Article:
After another day of unrest on the streets of New York, Mayor Bill de Blasio on Sunday morning tapped two City Hall insiders to lead a review of the New York Police Department’s conduct during protests sparked by the death of George Floyd.
De Blasio was forced to act by the quick spread of video via social media of NYPD officers taking aggressive steps with crowds that have gathered in spots across the five boroughs. Video of two NYPD police vans driving through a crowd in Brooklyn has sparked outrage and calls for disciplinary action. De Blasio vowed to pursue disciplinary action against officers found to have used excessive force. But he also defended the actions of police, even those who were in the vans that drove through barricades as a crowd gathered in front of them. He said those officers faced “incredibly difficult circumstances” under conditions that were not “normal peaceful protest.”
Gov. Andrew Cuomo, meanwhile, said he asked New York state Attorney General Letitia James to also review NYPD conduct during the protests. And he criticized de Blasio for initiating a probe led by City Hall officials rather than an independent arbiter. “Self-policing doesn’t work,” Cuomo said. He added during his regular coronavirus news conference on Sunday that the videos circulating in social media “are very, very disturbing.”
De Blasio tapped Department of Investigations commissioner Margaret Garnett and Jim Johnson, corporation counsel for the city, to review complaints and video evidence of aggressive police tactics during protests. The mayor said he expected them to work quickly and come back with “clear measures of accountability” by next month.
This is video of an NYPD car driving into a group of protestors.
THIS IS VIDEO OF AN NYPD CAR DRIVING INTO PROTESTORS. pic.twitter.com/lbjLHFae6n
— Adam B. Vary Scared…SO VOTE, PLEASE AND THANK YOU (@adambvary) May 31, 2020
New York City had several hot spots on Saturday night in Manhattan, Queens and Brookly. Several police vehicles were vandalized and some were set on fire. But to date the city has largely avoided the looting that has rocked Minneapolis, Los Angeles and other urban centers during the past few nights since Floyd’s death in Minneapolis on May 25. Floyd, an unarmed black man, died after being held down on the street with a knee pressed against his neck for more than eight minutes. The officer, Derek Chauvin, has since been charged with manslaughter and fired from the force.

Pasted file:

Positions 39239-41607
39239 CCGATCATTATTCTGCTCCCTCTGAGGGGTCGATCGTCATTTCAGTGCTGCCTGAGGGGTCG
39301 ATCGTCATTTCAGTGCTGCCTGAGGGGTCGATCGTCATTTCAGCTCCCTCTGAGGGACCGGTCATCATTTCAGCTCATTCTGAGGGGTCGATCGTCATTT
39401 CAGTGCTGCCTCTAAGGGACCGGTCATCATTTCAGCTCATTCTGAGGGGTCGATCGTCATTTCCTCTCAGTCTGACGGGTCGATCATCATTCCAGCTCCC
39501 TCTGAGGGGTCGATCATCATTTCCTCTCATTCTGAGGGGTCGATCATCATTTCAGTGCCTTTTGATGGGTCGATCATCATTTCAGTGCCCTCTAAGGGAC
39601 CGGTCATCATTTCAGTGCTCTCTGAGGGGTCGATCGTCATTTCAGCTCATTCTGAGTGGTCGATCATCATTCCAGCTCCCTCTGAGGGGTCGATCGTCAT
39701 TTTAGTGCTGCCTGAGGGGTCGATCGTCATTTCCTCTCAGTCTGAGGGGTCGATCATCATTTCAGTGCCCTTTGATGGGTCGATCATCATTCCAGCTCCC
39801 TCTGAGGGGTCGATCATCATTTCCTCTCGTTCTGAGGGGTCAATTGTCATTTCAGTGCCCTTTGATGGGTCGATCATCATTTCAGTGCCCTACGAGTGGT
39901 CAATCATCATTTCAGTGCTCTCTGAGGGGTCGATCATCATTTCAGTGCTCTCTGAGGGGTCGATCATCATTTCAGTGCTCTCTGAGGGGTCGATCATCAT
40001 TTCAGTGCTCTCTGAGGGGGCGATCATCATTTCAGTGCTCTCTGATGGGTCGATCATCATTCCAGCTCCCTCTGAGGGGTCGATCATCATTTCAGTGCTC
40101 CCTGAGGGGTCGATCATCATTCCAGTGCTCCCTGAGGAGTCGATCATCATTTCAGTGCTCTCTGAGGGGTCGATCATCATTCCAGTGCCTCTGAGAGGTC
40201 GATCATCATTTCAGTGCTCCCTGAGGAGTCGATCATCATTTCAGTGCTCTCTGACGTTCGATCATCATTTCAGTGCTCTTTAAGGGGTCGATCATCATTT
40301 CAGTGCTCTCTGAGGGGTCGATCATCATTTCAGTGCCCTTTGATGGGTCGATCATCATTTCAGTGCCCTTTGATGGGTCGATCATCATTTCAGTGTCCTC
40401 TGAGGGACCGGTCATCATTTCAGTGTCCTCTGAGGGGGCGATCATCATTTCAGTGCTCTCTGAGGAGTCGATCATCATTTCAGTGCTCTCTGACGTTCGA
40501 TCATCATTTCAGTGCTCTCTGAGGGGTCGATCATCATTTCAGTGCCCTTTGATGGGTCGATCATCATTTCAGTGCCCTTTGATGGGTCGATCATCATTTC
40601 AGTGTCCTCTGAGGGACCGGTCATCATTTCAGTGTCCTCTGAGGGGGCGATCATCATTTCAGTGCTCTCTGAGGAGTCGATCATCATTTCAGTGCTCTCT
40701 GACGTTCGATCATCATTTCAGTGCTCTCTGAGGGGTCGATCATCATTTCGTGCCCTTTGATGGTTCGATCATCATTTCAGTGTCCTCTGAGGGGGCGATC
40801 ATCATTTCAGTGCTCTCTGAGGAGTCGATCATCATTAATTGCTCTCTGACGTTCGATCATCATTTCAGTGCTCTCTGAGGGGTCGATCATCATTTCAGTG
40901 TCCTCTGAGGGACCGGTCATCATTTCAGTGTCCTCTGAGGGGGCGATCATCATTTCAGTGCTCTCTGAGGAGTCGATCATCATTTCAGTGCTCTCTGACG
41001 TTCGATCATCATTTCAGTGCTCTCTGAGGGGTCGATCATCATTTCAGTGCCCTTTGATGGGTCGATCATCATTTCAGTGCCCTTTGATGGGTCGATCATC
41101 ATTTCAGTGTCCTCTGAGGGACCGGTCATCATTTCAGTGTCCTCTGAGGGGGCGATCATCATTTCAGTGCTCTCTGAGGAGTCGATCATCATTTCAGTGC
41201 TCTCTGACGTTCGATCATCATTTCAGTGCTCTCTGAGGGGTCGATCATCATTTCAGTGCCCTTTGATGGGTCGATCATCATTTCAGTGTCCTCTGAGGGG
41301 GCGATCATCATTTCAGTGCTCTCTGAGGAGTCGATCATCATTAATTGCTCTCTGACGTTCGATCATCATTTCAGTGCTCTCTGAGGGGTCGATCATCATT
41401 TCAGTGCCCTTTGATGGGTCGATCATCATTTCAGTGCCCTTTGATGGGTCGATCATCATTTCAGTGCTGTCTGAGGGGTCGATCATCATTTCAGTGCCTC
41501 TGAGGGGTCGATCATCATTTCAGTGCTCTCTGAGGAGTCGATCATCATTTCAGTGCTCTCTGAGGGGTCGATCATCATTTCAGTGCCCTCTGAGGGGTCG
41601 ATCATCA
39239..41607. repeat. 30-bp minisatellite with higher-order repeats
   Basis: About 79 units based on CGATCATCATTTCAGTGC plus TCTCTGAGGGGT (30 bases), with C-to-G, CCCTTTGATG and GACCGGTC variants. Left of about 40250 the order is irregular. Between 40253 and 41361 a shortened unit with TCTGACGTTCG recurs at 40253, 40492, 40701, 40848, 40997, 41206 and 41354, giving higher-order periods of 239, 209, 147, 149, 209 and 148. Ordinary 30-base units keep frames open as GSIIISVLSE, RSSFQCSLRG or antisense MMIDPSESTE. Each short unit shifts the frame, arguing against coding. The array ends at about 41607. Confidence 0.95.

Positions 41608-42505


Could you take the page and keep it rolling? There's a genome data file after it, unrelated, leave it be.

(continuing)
De Blasio said Sunday he had no plan to implement a curfew for New York City, as Los Angeles and other cities have as incidents of violence increased.
“This is a place with a strong traditional of peaceful protest and a strong tradition of the NYPD being able to manage peaceful protest,” he said.
De Blasio emphasized that city officials believes some of the violence was instigated deliberately by organized protest movements though he did not cite any specific groups. He said he’d been on the phone with other big city mayors to discuss the issue.
“It’s so obvious what’s happening here,” de Blasio said. He cited growing evidence of a “violent organized effort” by people who “in many times were not from the neighborhoods it was occurring in or not even from the same city.”
During de Blasio’s news conference Dermot Shea, New York City Police Commissioner, made a point of expressing his opinion that he has heard “universal condemnation” of the actions of the Minneapolis officers in the Floyd case from law enforcement officials that he’s conversed with in recent days.
Law enforcement pros are “just disgusted by it,” Shea said. “There is universal condemnation to what we saw in that video.”